Businesses operating from free zones in Dubai now drive a full 40 per cent of the emirate's Dh217 billion (US$59bn) export market as the importance of the economic clusters continues to grow.
Companies based in these economic hubs exported or re-exported Dh86bn worth of goods during the first half of the year.
That compares with Dh131bn worth of direct exports and re-exports from local businesses outside the free zones, according to Dubai Exports, an agency under the Government's Department of Economic Development.
"The start of this year has been very promising, particularly in terms of trade and exports for Dubai," said Saed Al Awadi, the chief executive of Dubai Exports. "Exports are continuously growing, with some products showing high potential to expand further."
India alone commanded a 45 per cent share of the value of total exports from Dubai during the first six months of the year, which is up from an average of 40 per cent for all of last year. The country's appetite for gold and jewellery has helped to make it the top export destination for the emirate.
Switzerland is another popular export destination for the same reason. India and Switzerland together accounted for 87 per cent of Dubai's precious-metals exports last year.
Demand for Dubai's commodities has been growing globally as more investors flee to what they perceive are safe alternatives to local stock markets, which have been volatile of late.
Exports of prepared food products, chemicals and cement have also been strong and are expected to grow further, said Mr Awadi.
But the growth of trade from Dubai's free-zone businesses, in particular, illustrates how much of an effect these companies are having on the local economy.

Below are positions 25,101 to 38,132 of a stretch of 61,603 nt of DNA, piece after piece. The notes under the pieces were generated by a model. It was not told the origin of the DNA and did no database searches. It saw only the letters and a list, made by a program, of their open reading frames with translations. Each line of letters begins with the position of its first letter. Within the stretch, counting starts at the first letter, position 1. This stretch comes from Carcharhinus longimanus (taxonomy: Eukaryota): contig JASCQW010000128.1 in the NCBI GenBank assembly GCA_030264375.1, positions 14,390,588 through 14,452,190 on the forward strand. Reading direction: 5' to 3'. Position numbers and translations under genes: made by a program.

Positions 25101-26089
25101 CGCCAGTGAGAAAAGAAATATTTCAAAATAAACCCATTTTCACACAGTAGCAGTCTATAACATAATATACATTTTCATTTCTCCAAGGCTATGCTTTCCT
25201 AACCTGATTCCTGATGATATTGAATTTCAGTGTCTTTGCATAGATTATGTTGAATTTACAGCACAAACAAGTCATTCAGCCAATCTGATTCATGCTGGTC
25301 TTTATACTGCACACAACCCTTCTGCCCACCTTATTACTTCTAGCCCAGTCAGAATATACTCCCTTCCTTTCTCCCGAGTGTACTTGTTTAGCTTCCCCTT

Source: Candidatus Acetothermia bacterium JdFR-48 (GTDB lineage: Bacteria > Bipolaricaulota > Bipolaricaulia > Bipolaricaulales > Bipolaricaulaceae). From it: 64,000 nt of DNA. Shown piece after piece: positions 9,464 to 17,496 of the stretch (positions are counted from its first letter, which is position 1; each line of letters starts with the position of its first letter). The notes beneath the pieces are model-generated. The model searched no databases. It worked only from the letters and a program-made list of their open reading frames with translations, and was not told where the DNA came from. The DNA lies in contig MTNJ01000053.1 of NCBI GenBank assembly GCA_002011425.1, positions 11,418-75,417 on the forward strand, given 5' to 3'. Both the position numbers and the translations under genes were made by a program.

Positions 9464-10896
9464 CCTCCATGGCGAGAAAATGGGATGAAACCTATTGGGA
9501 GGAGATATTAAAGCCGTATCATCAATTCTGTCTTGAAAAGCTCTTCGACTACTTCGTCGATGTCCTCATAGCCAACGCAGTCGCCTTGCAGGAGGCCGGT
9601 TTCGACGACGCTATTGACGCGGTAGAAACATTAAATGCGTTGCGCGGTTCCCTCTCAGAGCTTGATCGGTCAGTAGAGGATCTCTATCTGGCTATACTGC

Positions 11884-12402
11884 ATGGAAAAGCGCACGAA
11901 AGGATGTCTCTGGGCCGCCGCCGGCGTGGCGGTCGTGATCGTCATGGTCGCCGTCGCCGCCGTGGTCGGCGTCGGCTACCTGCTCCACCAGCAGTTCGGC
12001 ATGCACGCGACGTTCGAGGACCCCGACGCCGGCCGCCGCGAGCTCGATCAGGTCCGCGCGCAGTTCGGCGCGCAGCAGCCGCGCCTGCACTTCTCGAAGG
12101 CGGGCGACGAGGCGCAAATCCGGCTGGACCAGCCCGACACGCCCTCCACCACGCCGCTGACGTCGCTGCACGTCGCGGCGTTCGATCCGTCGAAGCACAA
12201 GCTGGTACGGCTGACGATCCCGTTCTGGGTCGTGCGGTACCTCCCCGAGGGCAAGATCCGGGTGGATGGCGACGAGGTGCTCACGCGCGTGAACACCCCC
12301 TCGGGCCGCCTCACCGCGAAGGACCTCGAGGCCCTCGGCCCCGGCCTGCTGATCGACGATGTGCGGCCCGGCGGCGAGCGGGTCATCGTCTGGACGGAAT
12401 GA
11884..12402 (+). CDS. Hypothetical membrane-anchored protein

The first free zone, Jafza,opened 26 years ago at the port of Jebel Ali. This hub, along with others that were launched about that time, were "started initially to promote re-export", says Jitendra Gianchandani, the chairman and managing partner of Jitendra Consulting Group, which advises businesses about free zones.
Yet many business consultancies have also popped up in newer free zones in recent years.
While the turnover of these consulting services are not included in Dubai Exports data, they are also having a major effect on the local economy, experts say.
More than 50 free-zone companies in the information and communications technology sector alone have expanded their operations this year, said Malek Sultan Al Malek, the managing director of Dubai Outsource Zone and Dubai Internet City.
"In terms of services, we know it's been growing dramatically in the last couple of years," said Mr Malek.